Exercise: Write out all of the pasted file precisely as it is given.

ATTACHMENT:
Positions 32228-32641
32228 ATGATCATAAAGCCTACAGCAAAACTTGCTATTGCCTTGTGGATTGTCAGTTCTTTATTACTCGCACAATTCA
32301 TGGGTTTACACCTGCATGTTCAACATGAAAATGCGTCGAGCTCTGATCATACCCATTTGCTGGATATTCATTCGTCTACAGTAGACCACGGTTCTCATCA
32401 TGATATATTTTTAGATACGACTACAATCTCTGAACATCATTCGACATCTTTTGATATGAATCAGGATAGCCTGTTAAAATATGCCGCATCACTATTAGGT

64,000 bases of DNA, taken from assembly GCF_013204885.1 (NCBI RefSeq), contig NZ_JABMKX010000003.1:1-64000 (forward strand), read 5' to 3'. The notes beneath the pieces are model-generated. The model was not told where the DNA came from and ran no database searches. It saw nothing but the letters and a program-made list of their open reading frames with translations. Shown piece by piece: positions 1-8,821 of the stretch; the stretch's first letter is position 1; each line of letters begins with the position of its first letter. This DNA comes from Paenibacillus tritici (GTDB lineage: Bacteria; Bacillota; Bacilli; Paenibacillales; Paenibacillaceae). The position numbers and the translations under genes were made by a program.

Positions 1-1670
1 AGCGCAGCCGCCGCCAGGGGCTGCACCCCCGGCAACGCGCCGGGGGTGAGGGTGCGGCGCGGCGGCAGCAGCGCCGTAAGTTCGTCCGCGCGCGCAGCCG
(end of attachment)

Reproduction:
Positions 32228-32641
32228 ATGATCATAAAGCCTACAGCAAAACTTGCTATTGCCTTGTGGATTGTCAGTTCTTTATTACTCGCACAATTCA
32301 TGGGTTTACACCTGCATGTTCAACATGAAAATGCGTCGAGCTCTGATCATACCCATTTGCTGGATATTCATTCGTCTACAGTAGACCACGGTTCTCATCA
32401 TGATATATTTTTAGATACGACTACAATCTCTGAACATCATTCGACATCTTTTGATATGAATCAGGATAGCCTGTTAAAATATGCCGCATCACTATTAGGT

64,000 bases of DNA, taken from assembly GCF_013204885.1 (NCBI RefSeq), contig NZ_JABMKX010000003.1:1-64000 (forward strand), read 5' to 3'. The notes beneath the pieces are model-generated. The model was not told where the DNA came from and ran no database searches. It saw nothing but the letters and a program-made list of their open reading frames with translations. Shown piece by piece: positions 1-8,821 of the stretch; the stretch's first letter is position 1; each line of letters begins with the position of its first letter. This DNA comes from Paenibacillus tritici (GTDB lineage: Bacteria; Bacillota; Bacilli; Paenibacillales; Paenibacillaceae). The position numbers and the translations under genes were made by a program.

Positions 1-1670
1 AGCGCAGCCGCCGCCAGGGGCTGCACCCCCGGCAACGCGCCGGGGGTGAGGGTGCGGCGCGGCGGCAGCAGCGCCGTAAGTTCGTCCGCGCGCGCAGCCG